This morning on Art of the Song, the band Blue Sky Riders is the featured artist.
About the artist:
“The best part,” says Kenny Loggins of that meeting with Gary Burr as he wrote for “How About Now,” his well-received 2008 release, “was that when we sang together, we sounded like brothers. The last time I experienced that kind of blend was with Jimmy Messina in 1971.”
Loggins, one of the premiere voices in modern popular music, called Burr, one of Nashville’s most accomplished writers, afterward and asked if he’d like to form a band. Then he suggested they look for a third, female voice.
“I’ve got the perfect person,” said Burr. “Georgia Middleman. She’s the best I’ve ever worked with.” Loggins flew to Nashville and the three sat down to write.
“What a meeting!” says Loggins. “We wrote our first song and were singing with a three-part blend that comes once in a lifetime.”
With that, Blue Sky Riders was a reality.
Middleman, a renowned singer/songwriter, says the experience has reminded her of the Joseph Campbell line, “Follow your bliss and the universe will open doors for you where there were only walls.”
“I’m definitely looking bliss in the eye right now,” she says.
All three sing lead amid the three-part harmonies that told each of them from the beginning that they had something special.
For Loggins, Blue Sky Riders is a new creative step forward in a career filled with magic moments. His hits, early on as half of Loggins and Messina and then as a solo artist, include “Danny’s Song,” “House at Pooh Corner,” “Your Mama Don’t Dance,” “Angry Eyes,” “Whenever I Call You Friend” (with Stevie Nicks) and “This Is It,” a series of movie theme songs, including “I’m Alright” (Caddyshack), “Footloose” (Footloose), “Danger Zone” (Top Gun), and “Nobody’s Fool” (Caddyshack II), and later AC smashes including “Conviction of the Heart,” “The Real Thing,” “If You Believe” and “For the First Time.” His songs have been covered by artists including Barbra Streisand, Lynn Anderson, Anne Murray and the Nitty Gritty Dirt Band. Loggins and Michael McDonald co-wrote “What A Fool Believes,” which received a Grammy for Song of the Year, and “This Is It,” which earned Loggins a Grammy for Best Male Pop Vocal.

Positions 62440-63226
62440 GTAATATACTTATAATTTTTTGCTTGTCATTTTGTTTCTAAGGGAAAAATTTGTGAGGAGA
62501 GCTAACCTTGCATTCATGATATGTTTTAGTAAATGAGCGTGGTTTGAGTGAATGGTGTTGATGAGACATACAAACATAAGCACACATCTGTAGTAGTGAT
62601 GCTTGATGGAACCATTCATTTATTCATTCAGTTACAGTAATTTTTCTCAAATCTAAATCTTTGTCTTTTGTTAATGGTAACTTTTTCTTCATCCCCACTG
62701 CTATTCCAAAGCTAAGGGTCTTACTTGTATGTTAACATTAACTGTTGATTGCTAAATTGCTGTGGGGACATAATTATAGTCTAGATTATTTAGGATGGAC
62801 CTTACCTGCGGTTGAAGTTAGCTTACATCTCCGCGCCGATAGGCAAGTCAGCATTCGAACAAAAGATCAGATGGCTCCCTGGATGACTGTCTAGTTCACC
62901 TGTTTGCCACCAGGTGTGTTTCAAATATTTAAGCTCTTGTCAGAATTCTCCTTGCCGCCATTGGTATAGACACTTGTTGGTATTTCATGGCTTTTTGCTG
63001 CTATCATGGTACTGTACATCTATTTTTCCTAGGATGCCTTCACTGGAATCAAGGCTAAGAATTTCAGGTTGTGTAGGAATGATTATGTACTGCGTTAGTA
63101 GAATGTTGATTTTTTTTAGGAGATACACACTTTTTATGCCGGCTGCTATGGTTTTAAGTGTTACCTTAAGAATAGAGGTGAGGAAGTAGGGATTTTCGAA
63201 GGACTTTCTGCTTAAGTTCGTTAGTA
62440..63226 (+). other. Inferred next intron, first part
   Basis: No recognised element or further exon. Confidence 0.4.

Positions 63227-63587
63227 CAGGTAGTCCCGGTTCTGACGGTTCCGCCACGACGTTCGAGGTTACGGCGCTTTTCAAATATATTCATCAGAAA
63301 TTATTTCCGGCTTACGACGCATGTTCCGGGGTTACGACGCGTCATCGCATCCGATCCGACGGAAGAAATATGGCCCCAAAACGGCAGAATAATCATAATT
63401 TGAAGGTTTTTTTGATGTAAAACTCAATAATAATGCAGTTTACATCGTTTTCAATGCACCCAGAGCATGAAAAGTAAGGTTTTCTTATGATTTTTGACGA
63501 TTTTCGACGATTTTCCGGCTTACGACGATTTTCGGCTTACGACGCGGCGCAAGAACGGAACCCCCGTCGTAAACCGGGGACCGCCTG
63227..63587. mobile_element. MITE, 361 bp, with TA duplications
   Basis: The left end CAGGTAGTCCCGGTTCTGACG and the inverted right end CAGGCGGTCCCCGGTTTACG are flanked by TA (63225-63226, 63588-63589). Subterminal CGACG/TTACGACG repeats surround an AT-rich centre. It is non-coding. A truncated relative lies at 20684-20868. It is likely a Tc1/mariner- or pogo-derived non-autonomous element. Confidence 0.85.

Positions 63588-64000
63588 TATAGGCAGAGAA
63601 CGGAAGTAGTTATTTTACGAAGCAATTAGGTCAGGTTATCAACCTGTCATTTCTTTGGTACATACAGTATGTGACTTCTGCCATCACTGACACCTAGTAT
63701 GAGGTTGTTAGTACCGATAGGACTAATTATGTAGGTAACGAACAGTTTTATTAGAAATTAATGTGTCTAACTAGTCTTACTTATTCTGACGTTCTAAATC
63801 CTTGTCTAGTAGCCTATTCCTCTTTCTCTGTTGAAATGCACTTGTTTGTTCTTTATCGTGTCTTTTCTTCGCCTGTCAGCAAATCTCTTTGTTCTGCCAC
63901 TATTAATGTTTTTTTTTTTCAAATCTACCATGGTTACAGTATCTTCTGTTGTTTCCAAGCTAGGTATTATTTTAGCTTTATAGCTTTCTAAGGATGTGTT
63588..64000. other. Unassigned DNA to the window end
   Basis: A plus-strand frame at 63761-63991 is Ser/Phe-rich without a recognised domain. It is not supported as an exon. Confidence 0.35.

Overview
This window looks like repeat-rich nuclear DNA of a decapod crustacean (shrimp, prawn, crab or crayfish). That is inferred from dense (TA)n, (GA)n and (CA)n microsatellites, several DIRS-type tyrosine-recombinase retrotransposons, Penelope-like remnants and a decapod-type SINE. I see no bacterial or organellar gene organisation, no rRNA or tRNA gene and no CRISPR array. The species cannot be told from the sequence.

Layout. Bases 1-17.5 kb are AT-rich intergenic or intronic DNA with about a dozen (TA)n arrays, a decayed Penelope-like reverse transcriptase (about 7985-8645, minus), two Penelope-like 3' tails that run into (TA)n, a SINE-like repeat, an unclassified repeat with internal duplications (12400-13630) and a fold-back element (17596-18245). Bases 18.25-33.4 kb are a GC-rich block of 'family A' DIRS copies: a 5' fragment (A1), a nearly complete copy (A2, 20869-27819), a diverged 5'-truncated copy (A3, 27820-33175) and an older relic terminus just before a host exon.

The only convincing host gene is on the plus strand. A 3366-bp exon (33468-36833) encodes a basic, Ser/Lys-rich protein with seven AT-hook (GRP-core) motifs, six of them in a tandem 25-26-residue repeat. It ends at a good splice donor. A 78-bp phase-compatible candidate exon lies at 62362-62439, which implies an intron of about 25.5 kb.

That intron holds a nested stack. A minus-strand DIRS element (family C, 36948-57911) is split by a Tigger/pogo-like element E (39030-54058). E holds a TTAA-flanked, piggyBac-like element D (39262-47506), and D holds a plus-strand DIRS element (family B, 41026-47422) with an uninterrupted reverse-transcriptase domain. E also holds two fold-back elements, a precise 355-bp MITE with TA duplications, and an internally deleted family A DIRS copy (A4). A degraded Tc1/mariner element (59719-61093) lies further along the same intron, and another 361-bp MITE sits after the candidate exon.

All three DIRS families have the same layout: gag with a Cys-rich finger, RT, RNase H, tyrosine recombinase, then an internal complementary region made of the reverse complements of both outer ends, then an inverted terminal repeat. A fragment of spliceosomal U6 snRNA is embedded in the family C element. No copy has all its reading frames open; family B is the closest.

Burr has been named Songwriter of the Year by ASCAP, Billboard and NSAI. His hits include Juice Newton’s “Love’s Been a Little Bit Hard on Me,” Conway Twitty’s “That’s My Job” and Wynonna’s “To Be Loved By You,” and his songs have been covered by LeAnn Rimes, Faith Hill, Randy Travis, Reba McEntire, George Jones, Garth Brooks, Ricky Skaggs and Lynyrd Skynyrd, among many others. He has written and performed with Ringo Starr, had a worldwide hit with the Ricky Martin/Christina Aguilera smash “Nobody Wants to be Lonely,” and topped the charts with Kelly Clarkson’s “Before Your Love” and Clay Aiken’s “This is the Night.” He has toured with Carole King and produced Olivia Newton John, and early in his career spent three years as lead singer of Pure Prairie League.
Middleman was still a teenager when she began opening for artists like Willie Nelson and Merle Haggard. Drawn to Nashville’s creative energy, she quickly landed a publishing deal with Polygram and released the well-received Endless Possibiities on Giant Records. She wrote Keith Urban’s 2010 chart-topper “I’m In,” and singles including Tracy Lawrence’s “It’s All How You Look At It” and Sarah Buxton’s “Innocence.” Her songs have been recorded by Faith Hill, Martina McBride, Reba McEntire, Terri Clark, Mark Chesnutt and Joe Nichols, among many others. She has toured with Radney Foster and sung backup for Jack Ingram, Marty Raybon, the Warren Brothers and many other Nashville artists.